Wednesday, January 5, 2011

Journey to Nara

After leaving Tokyo on Monday, December 6, we headed to Kyoto for four nights.  I had planned to take one of the days we were there to go to Nara, the ancient capital of Japan.  It turned out that day was to be Wednesday, December 7.  Our JR Rail passes got us a free ride to Nara in about 45 minutes.

Tōkondo (East Golden Hall)
From the JR station, we grabbed a cab to Nara Park and started our journey into the past at the Buddhist temple, Kōfuku-ji, a World Heritage site. See also here. We first visited the Tōkondo (East Golden Hall) where I tried to take pictures of the interior that I was not supposed to take. They did not come out too well. (Interestingly, although the visitor was not permitted to take pictures of certain statues, pictures of those statues were available for sale in booths nearby.) Next to the East Golden Hall is the Gojū-no-tō, a five story pagoda which is the second highest in Japan.  The original Gojū-no-tō was built in 730 by Empress Komyoh; the current pagoda is a reconstruction completed in 1426.  We wandered down the path, past the ever present domesticated deer, to Nan'endo, the south octogonal hall, where I had the opportunity to see someone praying presumably as part of the Saigoku Kannon Pilgrimage, on which Nan'endo is the 9th stop.


Our personal pilgrimage required our stopping frequently at gardens so our next stop was Isuien Garden, before we tackled the crowds at the main event- Todai-ji, the home of Big Buddha (Big Buddha, Big Buddha).

Isuien Garden is really two gardens in one. The gardens surround a large pond and provide views for gorgeous water reflection shots on sunny days. The garden was relatively quiet--only a few other people were on the paths with us.  Between the gardens were a few ceremonial tea houses and in the back garden we found an old water mill structure.  I crossed the rocks to other side of the pond, allowing a wonderful view back of that rock path. (Fortunately, with some help, I made it across without falling).  We did not visit the adjoining museum preferring instead to head out to the Park again to find Todai-ji.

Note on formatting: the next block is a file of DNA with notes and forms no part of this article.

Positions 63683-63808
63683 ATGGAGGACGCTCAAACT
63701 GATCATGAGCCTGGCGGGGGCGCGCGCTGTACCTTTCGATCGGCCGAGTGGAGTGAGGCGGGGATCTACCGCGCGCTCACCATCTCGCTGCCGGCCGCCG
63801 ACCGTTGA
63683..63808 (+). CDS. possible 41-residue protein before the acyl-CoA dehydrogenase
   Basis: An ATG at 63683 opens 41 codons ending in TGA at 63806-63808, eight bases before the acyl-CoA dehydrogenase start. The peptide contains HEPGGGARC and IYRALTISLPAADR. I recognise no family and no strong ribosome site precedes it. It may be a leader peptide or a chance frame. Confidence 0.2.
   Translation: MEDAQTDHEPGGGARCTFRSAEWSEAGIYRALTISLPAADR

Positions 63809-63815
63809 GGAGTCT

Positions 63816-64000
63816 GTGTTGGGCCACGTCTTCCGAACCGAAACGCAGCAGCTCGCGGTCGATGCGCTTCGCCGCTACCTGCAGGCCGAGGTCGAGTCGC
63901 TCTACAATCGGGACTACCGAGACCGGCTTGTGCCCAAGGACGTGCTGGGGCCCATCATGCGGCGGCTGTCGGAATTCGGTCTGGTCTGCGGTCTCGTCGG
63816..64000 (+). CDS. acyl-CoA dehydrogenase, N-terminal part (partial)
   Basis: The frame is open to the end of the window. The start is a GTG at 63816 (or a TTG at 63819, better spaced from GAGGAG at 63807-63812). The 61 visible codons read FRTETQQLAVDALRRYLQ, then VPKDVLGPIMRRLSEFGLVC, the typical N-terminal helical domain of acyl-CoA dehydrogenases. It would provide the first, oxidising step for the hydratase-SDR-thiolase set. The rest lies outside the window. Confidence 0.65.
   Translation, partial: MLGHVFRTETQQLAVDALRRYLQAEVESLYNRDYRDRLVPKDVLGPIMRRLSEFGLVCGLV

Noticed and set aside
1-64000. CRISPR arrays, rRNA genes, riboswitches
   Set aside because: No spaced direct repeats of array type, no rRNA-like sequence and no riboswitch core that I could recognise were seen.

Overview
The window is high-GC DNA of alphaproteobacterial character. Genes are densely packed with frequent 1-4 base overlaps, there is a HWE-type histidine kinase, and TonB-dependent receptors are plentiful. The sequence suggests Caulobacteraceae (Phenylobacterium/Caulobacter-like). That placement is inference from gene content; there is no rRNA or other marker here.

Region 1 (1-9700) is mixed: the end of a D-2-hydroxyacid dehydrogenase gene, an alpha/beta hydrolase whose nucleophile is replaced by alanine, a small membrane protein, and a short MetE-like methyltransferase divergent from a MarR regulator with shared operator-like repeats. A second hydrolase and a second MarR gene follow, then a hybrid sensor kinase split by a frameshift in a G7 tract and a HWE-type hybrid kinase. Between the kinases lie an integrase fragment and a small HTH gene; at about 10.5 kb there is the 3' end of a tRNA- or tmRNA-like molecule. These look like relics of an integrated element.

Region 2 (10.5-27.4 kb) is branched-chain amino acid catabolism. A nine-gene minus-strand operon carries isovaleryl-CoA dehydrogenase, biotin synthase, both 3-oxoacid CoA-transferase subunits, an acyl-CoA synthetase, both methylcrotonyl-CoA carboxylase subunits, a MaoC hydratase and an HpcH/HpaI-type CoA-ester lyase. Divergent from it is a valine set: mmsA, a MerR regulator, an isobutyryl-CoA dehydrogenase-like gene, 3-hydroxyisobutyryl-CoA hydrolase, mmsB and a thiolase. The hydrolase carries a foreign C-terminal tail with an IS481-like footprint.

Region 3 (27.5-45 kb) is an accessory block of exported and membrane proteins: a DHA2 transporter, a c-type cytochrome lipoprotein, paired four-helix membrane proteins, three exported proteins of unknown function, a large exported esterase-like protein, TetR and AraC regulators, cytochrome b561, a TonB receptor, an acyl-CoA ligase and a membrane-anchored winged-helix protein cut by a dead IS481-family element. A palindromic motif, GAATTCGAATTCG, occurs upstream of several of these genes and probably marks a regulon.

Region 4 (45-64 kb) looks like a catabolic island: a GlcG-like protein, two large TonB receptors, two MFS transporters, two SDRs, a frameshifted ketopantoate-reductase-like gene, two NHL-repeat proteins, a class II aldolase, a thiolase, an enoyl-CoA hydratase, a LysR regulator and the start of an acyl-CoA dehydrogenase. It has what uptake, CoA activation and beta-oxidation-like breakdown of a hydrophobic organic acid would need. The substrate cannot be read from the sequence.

Isuien Pond from rear garden

Isuien Pond

Water Wheel

Rock path across pond in Isuien

Interior of Tea House in Isuien

We wandered down another deer laden lane to the entrance to Todai-ji where we found the crowds again.  So many school groups visit that there is a sign prohibiting group photos once within the temple grounds- presumably to keep the crowds moving.  Inside the Big Buddha (Daibutsu)  is indeed very impressive as are his friends (although unfortunately my photos of the friends did not come out so well. For better photos see here.)  Although the original Temple and Daibutsu statue were built in the 8th century, the current structure and main temple building, like so many other historical buildings we saw, are reconstructions in this case built in  the late 17th and early 18th centuries.

Deer with my dear on the way to Todai-ji 

Main Hall of Todai-ji

Model of original grounds of Todai-ji

Daibutsu (aka Big Buddha)

Binzuru Pindola Bharadvaja
Outside the main temple hall, there is a statue of  Binzuru Pindola Bharadvaja, a disciple of the Buddha.  Legend has it that if you rub the statue and then rub the part of your body that is diseased, your body will heal. I, of course, did that since I cannot rule out anything to cure my disease.

After our visit to Todai-ji we went in search of a particular lunch spot recommended in our guidebook.  It had  just closed but luckily I wandered into an empty store nearby where, in the restaurant area in the back,  we were able to get a bowl of Nara Udon and they called a cab for us to get back to the train station.  What a find!  (more on the food in another blog.  I promise!)

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